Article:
Cigarettes have been associated with young rebellious adulthood and glamour since their early marketing campaigns.
The Marlboro man - tall, good looking, on a horse wearing a cowboy hat and staring off into the distance - he said 'conqueror'.
The Embassy ad - couple in a hot sports car drive to a mountain top, they listen to jazz, she sits gorgeous in a red dress taking in the music, the view and her man - this image says 'elegant living.'
Even though the advertising of cigarettes has been forbidden in many parts of the world, thanks to clever product placement in movies, we still think of smoking as a sign of freedom and the beginning of personal independence. Whether it is Sharon Stone inhaling languorously in Basic Instinct, or James Bond reaching for a post-coital cigarette; the message is clear, smoking is for the beautiful, the young and the dangerously sexy.
Barack Obama, Jennifer Aniston, Naomi Campbell, Brittany Spears, Rihanna, Chris brown, Lil Wayne, Adele, Katy Perry, Miley Cyrus... just a few smoking celebrities. The first three have been trying to quit since they hit 40 while the rest are being idolised by your kids.
Smoking is a really easy habit to pick up and unfortunately the earlier you start, the deeper the habit is embedded in your personal identity, so the harder it is to quit. Michelle Obama apparently told Barack that he could only run for president if he quit smoking. She said "he could not be a smoking president". We know he wanted the US presidency with all of his being but he only managed to shed the term 'smoker-in-chief' in 2011 after trying to quit for most of his adult life.
So what is in cigarettes that makes them so addictive? Why do millions of people have such a hard time quitting? They can't just be lacking on self-control, or mere suckers for great marketing, can they?
The addictive chemical in cigarettes is nicotine, which is a stimulant. However, psychologist and addiction specialist Pascal Mwita says, "the stimulating effects of nicotine are followed by depression and fatigue, leading the user to seek more nicotine, an explanation for chain-smoking."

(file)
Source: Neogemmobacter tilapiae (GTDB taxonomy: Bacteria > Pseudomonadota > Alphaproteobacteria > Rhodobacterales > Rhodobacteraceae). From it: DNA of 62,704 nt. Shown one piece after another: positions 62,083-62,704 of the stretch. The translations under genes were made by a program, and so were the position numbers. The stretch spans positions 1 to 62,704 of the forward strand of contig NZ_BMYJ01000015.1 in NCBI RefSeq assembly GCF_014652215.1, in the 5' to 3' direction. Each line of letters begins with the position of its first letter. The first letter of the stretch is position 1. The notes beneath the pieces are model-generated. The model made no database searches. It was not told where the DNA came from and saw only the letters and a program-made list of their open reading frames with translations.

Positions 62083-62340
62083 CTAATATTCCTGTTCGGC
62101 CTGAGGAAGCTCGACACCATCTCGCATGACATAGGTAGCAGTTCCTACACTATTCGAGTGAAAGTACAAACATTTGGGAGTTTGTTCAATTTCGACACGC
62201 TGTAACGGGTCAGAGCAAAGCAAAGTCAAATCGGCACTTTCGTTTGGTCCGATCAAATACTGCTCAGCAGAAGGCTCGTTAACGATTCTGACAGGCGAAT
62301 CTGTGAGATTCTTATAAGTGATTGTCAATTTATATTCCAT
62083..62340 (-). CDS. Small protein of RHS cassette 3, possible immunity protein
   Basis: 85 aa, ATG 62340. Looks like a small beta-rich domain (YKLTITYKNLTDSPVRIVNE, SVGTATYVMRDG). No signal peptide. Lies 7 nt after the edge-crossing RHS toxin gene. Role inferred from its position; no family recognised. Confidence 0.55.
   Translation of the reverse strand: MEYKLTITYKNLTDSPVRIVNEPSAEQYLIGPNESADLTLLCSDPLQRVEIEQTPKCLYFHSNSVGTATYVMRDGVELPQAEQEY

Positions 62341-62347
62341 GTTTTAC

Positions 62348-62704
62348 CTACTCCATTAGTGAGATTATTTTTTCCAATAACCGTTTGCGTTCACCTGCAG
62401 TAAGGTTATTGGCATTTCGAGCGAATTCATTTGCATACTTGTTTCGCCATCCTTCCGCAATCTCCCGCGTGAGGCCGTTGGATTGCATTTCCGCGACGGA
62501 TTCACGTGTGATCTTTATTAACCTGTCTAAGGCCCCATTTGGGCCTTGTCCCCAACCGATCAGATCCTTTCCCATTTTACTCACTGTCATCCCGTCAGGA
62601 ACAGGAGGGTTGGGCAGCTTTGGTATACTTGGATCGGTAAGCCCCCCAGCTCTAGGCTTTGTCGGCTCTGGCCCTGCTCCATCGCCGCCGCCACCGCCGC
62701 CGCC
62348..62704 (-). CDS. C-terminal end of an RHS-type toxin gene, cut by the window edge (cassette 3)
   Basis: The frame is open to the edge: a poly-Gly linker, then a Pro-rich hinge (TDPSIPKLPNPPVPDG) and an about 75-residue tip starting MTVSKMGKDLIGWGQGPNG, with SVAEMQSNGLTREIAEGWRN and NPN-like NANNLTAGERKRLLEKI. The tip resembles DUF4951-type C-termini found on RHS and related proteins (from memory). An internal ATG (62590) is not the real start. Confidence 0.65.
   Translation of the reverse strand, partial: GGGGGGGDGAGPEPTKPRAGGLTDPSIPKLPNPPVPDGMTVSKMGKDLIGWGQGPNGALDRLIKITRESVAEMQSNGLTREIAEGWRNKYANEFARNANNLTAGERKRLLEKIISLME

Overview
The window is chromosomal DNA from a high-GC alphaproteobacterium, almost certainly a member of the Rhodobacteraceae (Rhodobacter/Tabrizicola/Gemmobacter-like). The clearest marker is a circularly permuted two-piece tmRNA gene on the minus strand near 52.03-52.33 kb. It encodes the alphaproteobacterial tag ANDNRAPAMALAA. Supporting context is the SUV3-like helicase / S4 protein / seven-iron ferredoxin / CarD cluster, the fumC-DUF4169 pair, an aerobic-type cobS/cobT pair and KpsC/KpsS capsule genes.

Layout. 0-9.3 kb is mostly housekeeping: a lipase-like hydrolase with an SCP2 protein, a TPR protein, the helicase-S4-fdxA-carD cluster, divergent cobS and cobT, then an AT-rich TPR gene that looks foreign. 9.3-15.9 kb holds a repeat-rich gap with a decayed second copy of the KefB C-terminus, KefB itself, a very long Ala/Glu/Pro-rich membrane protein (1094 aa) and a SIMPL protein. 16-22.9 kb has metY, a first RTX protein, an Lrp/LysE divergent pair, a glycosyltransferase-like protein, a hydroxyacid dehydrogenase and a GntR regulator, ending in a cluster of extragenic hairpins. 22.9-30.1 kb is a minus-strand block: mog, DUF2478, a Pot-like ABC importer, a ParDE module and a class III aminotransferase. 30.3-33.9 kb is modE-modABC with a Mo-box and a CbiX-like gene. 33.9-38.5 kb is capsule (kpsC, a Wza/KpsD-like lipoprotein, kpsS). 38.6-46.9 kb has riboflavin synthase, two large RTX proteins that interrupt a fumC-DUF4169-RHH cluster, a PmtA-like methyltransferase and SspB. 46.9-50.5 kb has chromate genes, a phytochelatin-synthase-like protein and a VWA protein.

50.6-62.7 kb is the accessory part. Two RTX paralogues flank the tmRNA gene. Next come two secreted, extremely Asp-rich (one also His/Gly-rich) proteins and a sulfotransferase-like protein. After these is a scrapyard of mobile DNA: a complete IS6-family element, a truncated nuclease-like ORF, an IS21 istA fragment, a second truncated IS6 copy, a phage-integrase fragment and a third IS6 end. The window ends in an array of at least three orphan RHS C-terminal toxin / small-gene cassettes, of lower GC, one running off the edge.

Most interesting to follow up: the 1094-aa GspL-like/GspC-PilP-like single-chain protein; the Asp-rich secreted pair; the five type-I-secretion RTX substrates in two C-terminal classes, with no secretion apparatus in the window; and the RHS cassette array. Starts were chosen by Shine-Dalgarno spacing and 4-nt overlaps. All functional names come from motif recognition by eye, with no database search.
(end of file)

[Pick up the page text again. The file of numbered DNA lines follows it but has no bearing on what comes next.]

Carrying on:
Just this week, The National Campaign Against Drug Abuse (Nacada) announced that drug and alcohol abuse should be declared a national disaster.
They stated that the youngest drug and alcohol user they have found in the country is only 10 years old. They pointed out that parents play a role by using these substances and having them easily available in the home. If you are thinking that cigarettes do not fall under the 'drug and alcohol' label, you are right, but Pascal Mwita believes there is a relationship.
He says, "The characteristics of smoking cigarettes indicate that nicotine might be a gateway to addiction to other drugs of abuse. Cigarette use typically precedes the use of illegal substances and people who abuse heroin and cocaine are more likely to be tobacco smokers than the rest of the population. Research has revealed that children who have never smoked are certain not to use heroin or cocaine, while a significant proportion of children who smoke heavily have used these drugs, and many have become drug-dependent."
Mwita also points out that the use of water pipes which are popular in the Middle East has become part of the Nairobi party scene. Flavoured and sweetened tobacco is heated over charcoal and then cooled as it passes through a bowl of water.
He says, "Many enthusiasts believe that it is safer than smoking cigarettes, but in fact the 'hookah' may expose users to more toxic materials than cigarettes because it is unfiltered. Smokers are also inhaling fumes from the charcoal."
So how do you keep your children nicotine free? Well as the child of a smoker who raised three smokers, I am testament to the fact that kids do not believe the adage, 'do as I say, not as I do'.
To my siblings and I, my father always looked like the cooler parent. He seemed to be the one enjoying his life the most so we copied him and smoked. If you want to raise non-smokers, it is important that your home be smoke-free. If you or your partner is a smoker, quit.
Mark Twain famously said, "Giving up smoking is the easiest thing in the world. I know because I've done it thousands of times." If you think that quitting is all about willpower, you are wrong. The companies that make cigarettes spend millions of dollars trying to get you to pick up a cigarette; and ensuring that once you do, they never let you go.